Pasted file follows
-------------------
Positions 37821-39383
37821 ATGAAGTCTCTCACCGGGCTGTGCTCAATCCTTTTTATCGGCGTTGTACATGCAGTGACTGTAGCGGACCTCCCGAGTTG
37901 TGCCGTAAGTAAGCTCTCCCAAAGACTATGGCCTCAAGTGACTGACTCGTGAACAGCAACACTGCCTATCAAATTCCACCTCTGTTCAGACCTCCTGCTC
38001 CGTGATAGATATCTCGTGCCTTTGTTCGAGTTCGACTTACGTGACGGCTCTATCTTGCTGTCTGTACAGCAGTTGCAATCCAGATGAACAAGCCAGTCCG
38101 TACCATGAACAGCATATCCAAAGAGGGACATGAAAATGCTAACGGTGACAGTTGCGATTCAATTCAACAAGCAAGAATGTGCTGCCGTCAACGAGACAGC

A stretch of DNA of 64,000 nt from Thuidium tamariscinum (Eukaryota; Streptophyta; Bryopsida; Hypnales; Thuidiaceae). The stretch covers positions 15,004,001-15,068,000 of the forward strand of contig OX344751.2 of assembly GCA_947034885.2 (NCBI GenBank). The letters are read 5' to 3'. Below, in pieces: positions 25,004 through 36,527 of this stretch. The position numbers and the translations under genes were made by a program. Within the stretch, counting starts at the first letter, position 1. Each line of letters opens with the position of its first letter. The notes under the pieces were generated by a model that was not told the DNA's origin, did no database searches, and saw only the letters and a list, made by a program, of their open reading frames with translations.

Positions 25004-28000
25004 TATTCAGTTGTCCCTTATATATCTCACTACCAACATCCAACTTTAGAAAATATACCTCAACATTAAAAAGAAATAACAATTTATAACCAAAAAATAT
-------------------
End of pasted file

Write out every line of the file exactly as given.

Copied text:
Positions 37821-39383
37821 ATGAAGTCTCTCACCGGGCTGTGCTCAATCCTTTTTATCGGCGTTGTACATGCAGTGACTGTAGCGGACCTCCCGAGTTG
37901 TGCCGTAAGTAAGCTCTCCCAAAGACTATGGCCTCAAGTGACTGACTCGTGAACAGCAACACTGCCTATCAAATTCCACCTCTGTTCAGACCTCCTGCTC
38001 CGTGATAGATATCTCGTGCCTTTGTTCGAGTTCGACTTACGTGACGGCTCTATCTTGCTGTCTGTACAGCAGTTGCAATCCAGATGAACAAGCCAGTCCG
38101 TACCATGAACAGCATATCCAAAGAGGGACATGAAAATGCTAACGGTGACAGTTGCGATTCAATTCAACAAGCAAGAATGTGCTGCCGTCAACGAGACAGC

A stretch of DNA of 64,000 nt from Thuidium tamariscinum (Eukaryota; Streptophyta; Bryopsida; Hypnales; Thuidiaceae). The stretch covers positions 15,004,001-15,068,000 of the forward strand of contig OX344751.2 of assembly GCA_947034885.2 (NCBI GenBank). The letters are read 5' to 3'. Below, in pieces: positions 25,004 through 36,527 of this stretch. The position numbers and the translations under genes were made by a program. Within the stretch, counting starts at the first letter, position 1. Each line of letters opens with the position of its first letter. The notes under the pieces were generated by a model that was not told the DNA's origin, did no database searches, and saw only the letters and a list, made by a program, of their open reading frames with translations.

Positions 25004-28000
25004 TATTCAGTTGTCCCTTATATATCTCACTACCAACATCCAACTTTAGAAAATATACCTCAACATTAAAAAGAAATAACAATTTATAACCAAAAAATAT